Planet Green stays on my 2008 reading list

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Do you ever feel like this frog in a pond of aquatic plants,  drowning in the sea of blogs?

One of my decluttering and simplifying steps during this first week of 2008 is to discontinue all but two of my RSS subscriptions on environmental/sustainability topics. This has nothing to do with their quality, which is excellent.  Unfortunately, I just can't read fast enough to keep up with the volume of posts.  It seems pointless to keep "starring" articles I have no time to read critically or with a view to changing my behavior. I think a better strategy will be to set aside time periodically to do focused searches on Grist, Treehugger and Worldchanging.

In a recent post, I mentioned that Planet Green is quickly becoming one of my favourite blogs -- a daily must-read. It's one of the two environmentally-flavoured RSS feeds I'm keeping.  Actually, calling it "green" or "environmental" is too limiting. Nearly everyday there are posts that can be tagged with "health", "food", "cooking", "nutrition", and most of all, "practical."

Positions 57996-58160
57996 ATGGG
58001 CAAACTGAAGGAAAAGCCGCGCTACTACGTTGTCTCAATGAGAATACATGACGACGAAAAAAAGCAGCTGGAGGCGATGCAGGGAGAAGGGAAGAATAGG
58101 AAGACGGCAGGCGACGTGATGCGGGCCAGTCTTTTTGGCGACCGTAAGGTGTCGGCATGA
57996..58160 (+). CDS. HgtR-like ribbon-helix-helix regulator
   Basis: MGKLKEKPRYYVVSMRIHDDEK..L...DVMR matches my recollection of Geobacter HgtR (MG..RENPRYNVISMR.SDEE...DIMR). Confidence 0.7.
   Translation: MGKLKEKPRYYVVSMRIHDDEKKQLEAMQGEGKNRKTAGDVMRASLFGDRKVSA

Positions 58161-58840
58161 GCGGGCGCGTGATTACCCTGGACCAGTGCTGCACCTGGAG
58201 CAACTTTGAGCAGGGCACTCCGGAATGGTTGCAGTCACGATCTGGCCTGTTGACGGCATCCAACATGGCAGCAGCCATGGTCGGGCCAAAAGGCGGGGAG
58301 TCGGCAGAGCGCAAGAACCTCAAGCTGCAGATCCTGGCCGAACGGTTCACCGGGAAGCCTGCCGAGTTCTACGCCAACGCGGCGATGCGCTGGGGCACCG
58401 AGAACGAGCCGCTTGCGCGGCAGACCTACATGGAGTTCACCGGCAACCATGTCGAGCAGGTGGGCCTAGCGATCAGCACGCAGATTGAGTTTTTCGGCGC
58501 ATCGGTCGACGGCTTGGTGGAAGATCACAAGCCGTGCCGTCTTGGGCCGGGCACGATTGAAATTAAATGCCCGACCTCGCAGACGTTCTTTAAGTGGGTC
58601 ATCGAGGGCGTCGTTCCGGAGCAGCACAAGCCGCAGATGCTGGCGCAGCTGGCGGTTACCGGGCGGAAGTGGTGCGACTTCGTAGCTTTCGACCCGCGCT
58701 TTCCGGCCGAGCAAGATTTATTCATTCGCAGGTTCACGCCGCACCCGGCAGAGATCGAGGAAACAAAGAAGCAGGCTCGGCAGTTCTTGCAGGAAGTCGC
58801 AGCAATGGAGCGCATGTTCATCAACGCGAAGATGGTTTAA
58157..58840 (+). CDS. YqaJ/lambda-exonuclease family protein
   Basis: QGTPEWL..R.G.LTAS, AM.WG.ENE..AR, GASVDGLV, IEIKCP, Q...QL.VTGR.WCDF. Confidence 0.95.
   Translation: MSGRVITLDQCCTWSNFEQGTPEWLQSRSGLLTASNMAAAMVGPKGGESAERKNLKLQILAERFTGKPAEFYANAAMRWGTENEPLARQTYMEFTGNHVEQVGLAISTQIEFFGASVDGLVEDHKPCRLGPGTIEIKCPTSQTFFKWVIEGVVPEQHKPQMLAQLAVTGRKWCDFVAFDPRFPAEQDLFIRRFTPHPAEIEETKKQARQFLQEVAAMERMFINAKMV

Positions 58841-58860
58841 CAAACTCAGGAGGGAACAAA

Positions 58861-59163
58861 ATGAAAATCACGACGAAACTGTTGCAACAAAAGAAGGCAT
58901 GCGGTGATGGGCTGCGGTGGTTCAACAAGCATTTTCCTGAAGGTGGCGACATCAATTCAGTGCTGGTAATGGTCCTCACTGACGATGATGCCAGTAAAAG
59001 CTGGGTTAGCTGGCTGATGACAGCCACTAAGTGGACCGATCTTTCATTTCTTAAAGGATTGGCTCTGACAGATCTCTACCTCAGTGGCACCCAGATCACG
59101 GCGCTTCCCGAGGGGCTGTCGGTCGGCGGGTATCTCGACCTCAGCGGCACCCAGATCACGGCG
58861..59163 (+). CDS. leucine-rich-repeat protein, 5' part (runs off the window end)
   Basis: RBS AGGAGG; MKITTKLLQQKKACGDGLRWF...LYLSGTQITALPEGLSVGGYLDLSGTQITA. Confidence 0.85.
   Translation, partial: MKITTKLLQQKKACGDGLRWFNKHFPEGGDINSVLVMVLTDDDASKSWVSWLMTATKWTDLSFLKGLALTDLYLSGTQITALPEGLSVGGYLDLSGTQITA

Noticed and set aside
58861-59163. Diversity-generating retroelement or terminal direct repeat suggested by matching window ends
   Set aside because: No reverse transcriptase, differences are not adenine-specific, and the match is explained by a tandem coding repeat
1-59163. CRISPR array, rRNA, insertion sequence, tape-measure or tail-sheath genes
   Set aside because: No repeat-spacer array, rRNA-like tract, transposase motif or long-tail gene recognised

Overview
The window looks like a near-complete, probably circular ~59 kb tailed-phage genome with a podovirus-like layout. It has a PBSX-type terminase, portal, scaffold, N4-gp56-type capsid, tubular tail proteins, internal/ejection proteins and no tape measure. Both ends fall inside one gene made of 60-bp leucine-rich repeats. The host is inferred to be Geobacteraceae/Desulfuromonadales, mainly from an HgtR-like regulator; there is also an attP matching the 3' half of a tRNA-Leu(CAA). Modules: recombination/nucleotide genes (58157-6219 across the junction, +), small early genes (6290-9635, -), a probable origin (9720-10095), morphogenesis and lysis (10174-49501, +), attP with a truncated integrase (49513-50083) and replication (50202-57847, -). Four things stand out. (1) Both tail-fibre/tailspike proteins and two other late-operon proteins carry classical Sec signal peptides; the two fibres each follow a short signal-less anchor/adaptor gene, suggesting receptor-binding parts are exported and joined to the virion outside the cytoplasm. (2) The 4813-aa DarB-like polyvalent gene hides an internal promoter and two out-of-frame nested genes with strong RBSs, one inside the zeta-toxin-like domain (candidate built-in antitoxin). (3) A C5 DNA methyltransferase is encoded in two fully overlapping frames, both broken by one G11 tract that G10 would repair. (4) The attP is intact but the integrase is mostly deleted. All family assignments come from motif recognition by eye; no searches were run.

Here are a few of today's posts -- I've selected the ones I think would interest other dietitians:

I'm particularly looking forward to Kelly Rossiter's series of posts on this third topic. She writes:

We are constantly inundated with studies and information regarding food that is potentially cancer causing, as well as foods that we should avoid eating to reduce the likelihood of the disease. When studies conflict, it becomes difficult to know what to believe. Richard Beliveau and Denis Gingras are taking the opposite tack and are writing about foods that we should be including regularly in our diet. ....Beliveau is a professor of biochemistry and the chair in the prevention and treatment of cancer at the University of Quebec at Montreal. Gingras is a researcher in the Molecular Medicine Laboratory of UQAM-Sainte-Justine Hospital in Montreal. Together, they have come up with a common-sense book which carefully outlines the properties of these foods and why they are so efficacious.